As with most of the other products on this list, PolarTec has continued to evolve and expand over the years. Today, there are multiple variations of the material designed for different purposes. For instance, the Power Stretch version is meant for use in clothing that requires unrestricted movement without compromising performance, while PolarTech Alpha – originally created for the U.S. Special Forces – delivers the company’s highest level of warmth, breathability, and packability.

Cordura

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Originally developed by DuPont back in the 1920s, Cordura is a line of fabrics that are best known for their high level of durability. Made mostly out of nylon or nylon blends, the material was used in military applications during World War II, but started to see wide-spread consumer adoption in the 1970s when researchers discovered a way to apply colored dye to the manufacturing process. From there, the fabrics were incorporated into numerous products, including backpacks, apparel, and footwear thanks to its ability to shrug off cuts, tears, scuffs, and abrasions.

Today, Cordura comes in a variety of different weights designed to meet the needs of many outdoor brands. The fabrics are used in the construction of everything from base layers and socks to outwear built to survive in the harshest environments imaginable. Durability remains the trademark quality however, ensuring consumers get garments that are built to last.

Thinsulate

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In 1979, 3M introduced a new synthetic insulation material called Thinsulate, which derived its name from the ability to provide warmth while remaining relatively thin. Thinsulate fibers are just 15 micrometers in diameter, which is substantially smaller than polyester, the material that is traditionally used as an insulating agent in outdoor clothing. Over the years, Thinsulate has found its way into boots and jackets, but is especially popular in glove and hats. The synthetic fibers are regarded as a high-performance alternative to down, in part because they are water resistant while remaining breathable too. Later iterations of Thinsulate included a flame-resistant version, a more waterproof alternative, and one that more closely mimics the properties of down.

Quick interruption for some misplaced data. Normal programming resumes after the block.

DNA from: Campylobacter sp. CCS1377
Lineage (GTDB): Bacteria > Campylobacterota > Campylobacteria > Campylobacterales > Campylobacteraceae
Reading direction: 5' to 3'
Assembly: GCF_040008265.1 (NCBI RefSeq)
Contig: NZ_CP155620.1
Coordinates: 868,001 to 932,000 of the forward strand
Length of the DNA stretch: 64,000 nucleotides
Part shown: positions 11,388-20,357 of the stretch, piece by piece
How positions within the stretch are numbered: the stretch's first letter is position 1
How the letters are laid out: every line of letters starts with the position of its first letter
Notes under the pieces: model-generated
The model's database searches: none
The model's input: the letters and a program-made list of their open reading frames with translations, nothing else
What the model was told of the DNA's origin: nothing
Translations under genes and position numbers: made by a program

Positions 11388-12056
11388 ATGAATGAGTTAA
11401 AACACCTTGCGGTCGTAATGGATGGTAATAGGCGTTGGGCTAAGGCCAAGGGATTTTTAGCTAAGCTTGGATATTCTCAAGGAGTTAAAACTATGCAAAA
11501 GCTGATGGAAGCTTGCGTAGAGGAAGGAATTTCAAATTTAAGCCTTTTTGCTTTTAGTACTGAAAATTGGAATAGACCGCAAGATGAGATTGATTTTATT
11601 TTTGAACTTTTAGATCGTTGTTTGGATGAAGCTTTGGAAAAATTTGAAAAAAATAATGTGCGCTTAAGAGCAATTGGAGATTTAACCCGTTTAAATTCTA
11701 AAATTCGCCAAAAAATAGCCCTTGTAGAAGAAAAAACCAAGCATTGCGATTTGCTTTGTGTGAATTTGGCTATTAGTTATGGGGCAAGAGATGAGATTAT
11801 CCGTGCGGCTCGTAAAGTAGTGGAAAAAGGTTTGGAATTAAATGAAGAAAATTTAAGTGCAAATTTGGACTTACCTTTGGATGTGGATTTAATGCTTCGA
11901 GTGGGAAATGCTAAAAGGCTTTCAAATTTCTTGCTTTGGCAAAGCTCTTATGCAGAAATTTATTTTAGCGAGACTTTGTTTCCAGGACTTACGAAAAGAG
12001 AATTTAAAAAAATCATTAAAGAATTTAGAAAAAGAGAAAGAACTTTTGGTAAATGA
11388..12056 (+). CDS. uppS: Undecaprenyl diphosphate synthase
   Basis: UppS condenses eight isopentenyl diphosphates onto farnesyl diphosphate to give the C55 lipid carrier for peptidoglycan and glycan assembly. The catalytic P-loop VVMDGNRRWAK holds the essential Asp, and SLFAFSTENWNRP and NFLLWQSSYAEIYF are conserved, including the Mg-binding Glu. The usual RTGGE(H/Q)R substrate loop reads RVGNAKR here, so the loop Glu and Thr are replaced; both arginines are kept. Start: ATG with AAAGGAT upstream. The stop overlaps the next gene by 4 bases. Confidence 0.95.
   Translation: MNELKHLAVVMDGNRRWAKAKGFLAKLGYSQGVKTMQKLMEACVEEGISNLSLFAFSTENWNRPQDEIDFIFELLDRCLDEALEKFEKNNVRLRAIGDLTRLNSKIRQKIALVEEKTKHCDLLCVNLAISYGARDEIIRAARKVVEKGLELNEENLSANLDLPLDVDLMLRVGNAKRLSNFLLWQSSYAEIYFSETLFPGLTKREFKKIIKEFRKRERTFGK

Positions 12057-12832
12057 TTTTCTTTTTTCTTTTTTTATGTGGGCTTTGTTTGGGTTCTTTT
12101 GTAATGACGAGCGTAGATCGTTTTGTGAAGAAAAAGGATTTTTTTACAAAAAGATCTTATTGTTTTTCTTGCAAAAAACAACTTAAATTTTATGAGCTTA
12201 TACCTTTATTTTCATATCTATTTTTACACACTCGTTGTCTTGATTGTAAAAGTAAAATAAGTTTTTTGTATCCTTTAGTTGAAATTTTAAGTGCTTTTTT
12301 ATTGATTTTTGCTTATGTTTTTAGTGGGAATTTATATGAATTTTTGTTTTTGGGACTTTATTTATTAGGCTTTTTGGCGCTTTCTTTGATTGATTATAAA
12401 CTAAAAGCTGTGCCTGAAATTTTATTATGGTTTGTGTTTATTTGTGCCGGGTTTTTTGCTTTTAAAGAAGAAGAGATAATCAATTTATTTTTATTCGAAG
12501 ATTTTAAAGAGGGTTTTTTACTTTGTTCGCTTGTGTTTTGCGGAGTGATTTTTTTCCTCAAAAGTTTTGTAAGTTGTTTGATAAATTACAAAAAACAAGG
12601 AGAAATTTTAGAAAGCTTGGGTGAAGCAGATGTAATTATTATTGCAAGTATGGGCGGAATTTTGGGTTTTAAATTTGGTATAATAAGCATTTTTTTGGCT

eVent

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Another waterproof and breathable fabric, eVent is designed to keep us comfortable and dry during our outdoor pursuits. Where this material differs from others is that the fabrics actually contain millions of tiny pores that allow our performance apparel to vent out heat and perspiration even when they’re not wet. Dubbed “Direct Venting,” this process helps to prevent moisture from building up in the first place, rather than just trying to wick it away once we’ve already become hot and sweaty. This has made eVent a popular alternative for use in rain gear, shell jackets, footwear, and a variety of other products.

eVent’s DVexpedition line of fabrics are made for those pushing the envelope in the mountains, where protection from the elements is crucial. The company also offers DValpine for backpackers and hikers, and DVstorm for outdoor athletes as well. It has even developed a product called DVwind for exceptional performance in gusty conditions and DVstretch for weather protection for active cyclists and runners.

Pertex

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Built to be lightweight and durable, what sets Pertex fabrics apart from the competition is the high level of breathability and wind resistance that they bring to the table. Pertex was originally released in 1979 and has since grown to become one of the most popular and frequently used manufacturing materials in the outdoor industry, with many brands incorporating the fabric primarily into jackets and sleeping bags. To achieve its high level of performance, Pertex incorporates two different yarns into its design, with an inner yarn that uses larger filaments working in conjunction with an outer yarn with smaller filaments. Moisture will naturally move from the inner yarn to the outer thanks to a capillary motion driven by a warmer body temperature versus the outside air. The result is surprisingly good wicking capabilities that don’t compromise protection from the elements in any way.